July 17, 2019
The European Union Aviation Safety Agency (EASA) and the FAA recently announced a means by which operators of Cessna CitationJet/CJ1, CJ2 and CJ3 light jets fitted with Tamarack Aerospace active load alleviation system (ATLAS) winglets may resume flying, following two airworthiness directives (ADs) earlier this year that essentially grounded those aircraft.
Unlike conventional winglets that utilize additional structural reinforcement, ATLAS uses active control surfaces (TACS) mounted outboard of the ailerons to counteract aerodynamic loading on the winglets.
In an April 19 emergency AD, EASA cited cases in which ATLAS “appears to have malfunctioned, causing upset events where, in some cases, the pilots had difficulty to recover the airplane to safe flight.” The FAA followed suit with its own AD in May.
Throughout the process, Tamarack maintained two company service bulletins – one issued in April 2018, the second released earlier this year – resolved incidents of uncommanded TACS movement and ensured those surfaces could not interfere with aircraft controllability. The EASA AD resolution and the FAA’s alternative means of compliance both require installation of those company service bulletins under a single EASA-issued bulletin (SB1480) in order for Tamarack-equipped aircraft to resume flying.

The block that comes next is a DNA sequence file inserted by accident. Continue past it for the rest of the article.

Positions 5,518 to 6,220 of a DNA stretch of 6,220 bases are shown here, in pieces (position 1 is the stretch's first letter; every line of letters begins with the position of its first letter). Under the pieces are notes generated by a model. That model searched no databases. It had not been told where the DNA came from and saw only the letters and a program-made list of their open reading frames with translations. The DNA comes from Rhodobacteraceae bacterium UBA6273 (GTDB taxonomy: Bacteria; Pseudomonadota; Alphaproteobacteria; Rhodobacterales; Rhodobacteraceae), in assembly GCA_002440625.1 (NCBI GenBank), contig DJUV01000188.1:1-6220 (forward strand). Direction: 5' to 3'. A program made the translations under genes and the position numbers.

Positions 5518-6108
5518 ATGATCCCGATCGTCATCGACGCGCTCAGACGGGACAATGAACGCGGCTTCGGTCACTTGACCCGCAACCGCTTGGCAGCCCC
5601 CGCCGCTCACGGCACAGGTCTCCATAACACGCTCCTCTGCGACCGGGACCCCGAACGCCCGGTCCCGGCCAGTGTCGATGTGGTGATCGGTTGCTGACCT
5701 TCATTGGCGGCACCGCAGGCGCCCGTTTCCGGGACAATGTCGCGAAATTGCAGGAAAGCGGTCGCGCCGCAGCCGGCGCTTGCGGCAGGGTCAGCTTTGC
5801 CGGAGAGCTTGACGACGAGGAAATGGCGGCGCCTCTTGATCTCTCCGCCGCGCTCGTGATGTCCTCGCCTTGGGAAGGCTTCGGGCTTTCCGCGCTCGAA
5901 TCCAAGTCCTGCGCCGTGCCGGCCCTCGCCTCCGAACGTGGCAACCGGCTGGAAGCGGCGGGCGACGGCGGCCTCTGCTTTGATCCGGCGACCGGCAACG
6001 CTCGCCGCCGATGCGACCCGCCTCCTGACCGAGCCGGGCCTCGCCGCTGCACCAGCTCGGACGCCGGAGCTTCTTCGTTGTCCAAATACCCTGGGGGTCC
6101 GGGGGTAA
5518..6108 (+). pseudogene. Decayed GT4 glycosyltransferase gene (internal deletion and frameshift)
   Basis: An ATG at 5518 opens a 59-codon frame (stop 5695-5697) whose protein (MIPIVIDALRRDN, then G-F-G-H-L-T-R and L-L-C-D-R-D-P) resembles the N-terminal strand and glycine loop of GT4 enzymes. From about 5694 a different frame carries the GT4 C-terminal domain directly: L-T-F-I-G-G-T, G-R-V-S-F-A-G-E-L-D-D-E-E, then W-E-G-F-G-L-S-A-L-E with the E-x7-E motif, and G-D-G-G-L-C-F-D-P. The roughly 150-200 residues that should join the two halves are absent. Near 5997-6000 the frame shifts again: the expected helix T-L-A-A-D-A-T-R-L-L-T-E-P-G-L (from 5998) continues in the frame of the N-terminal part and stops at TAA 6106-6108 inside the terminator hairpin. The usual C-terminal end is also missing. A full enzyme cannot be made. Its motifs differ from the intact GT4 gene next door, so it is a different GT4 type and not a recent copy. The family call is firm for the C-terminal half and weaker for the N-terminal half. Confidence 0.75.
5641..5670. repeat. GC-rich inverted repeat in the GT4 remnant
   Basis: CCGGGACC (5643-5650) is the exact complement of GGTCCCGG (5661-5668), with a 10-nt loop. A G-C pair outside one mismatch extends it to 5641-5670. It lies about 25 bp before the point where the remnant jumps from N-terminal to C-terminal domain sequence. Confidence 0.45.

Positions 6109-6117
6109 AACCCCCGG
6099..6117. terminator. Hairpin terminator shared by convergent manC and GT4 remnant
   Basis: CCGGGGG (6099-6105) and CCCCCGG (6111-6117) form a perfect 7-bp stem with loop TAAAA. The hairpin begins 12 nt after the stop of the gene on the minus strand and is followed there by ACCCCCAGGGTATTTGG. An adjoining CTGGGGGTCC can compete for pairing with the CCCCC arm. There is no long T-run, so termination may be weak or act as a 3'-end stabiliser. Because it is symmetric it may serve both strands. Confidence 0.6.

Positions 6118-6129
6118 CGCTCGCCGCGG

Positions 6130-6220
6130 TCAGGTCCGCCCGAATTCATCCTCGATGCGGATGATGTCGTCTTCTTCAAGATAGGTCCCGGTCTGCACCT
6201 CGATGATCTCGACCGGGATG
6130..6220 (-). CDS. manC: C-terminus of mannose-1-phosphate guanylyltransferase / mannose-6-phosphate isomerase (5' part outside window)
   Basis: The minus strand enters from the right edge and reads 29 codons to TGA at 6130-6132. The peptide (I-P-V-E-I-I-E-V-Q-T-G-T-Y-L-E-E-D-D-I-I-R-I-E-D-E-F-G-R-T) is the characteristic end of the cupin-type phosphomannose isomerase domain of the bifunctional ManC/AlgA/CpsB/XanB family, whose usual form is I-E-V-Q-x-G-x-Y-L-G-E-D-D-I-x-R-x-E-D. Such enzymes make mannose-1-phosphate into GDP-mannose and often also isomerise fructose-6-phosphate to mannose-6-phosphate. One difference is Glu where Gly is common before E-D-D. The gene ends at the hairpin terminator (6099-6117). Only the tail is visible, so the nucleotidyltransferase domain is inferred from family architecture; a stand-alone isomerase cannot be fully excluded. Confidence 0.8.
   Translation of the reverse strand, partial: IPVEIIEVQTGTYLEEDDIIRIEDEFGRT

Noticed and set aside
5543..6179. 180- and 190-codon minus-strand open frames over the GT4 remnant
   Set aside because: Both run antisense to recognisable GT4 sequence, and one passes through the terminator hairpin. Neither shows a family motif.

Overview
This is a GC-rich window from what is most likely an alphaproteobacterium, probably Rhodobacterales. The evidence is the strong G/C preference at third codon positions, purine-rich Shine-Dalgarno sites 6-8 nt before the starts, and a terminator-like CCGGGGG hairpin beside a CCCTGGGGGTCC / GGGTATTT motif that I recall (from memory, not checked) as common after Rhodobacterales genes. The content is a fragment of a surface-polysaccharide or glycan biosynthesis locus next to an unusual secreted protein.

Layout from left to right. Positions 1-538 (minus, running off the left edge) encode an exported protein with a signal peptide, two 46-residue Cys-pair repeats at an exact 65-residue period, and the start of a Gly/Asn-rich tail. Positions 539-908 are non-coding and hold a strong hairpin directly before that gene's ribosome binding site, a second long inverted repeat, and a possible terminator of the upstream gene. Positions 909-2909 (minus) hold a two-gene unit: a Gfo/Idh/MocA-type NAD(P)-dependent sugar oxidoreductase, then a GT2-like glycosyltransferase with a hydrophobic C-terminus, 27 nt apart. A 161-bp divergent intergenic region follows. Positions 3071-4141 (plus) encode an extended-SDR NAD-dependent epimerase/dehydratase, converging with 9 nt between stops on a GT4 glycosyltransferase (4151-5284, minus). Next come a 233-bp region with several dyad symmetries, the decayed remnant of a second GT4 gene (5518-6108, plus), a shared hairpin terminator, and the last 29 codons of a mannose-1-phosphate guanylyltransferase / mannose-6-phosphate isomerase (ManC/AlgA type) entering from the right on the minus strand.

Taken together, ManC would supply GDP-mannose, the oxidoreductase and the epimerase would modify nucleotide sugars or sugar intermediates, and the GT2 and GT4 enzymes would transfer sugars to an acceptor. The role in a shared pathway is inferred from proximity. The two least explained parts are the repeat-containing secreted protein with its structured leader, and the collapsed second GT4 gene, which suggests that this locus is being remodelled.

“Operational safety is paramount,” said Mark Larsen, NBAA senior manager, safety and flight operations. “NBAA appreciates the diligence with which regulators and Tamarack addressed the concerns that prompted the airworthiness directives, and we are pleased to see a path for aircraft equipped with Tamarack winglets to return to service.”
According to Tamarack, all but two ATLAS-equipped aircraft worldwide already comply with the requirements of SB1480. Company officials have emphasized throughout the process that Tamarack’s own test flights have demonstrated uncommanded TACS movement would not cause a sudden LOC-I event.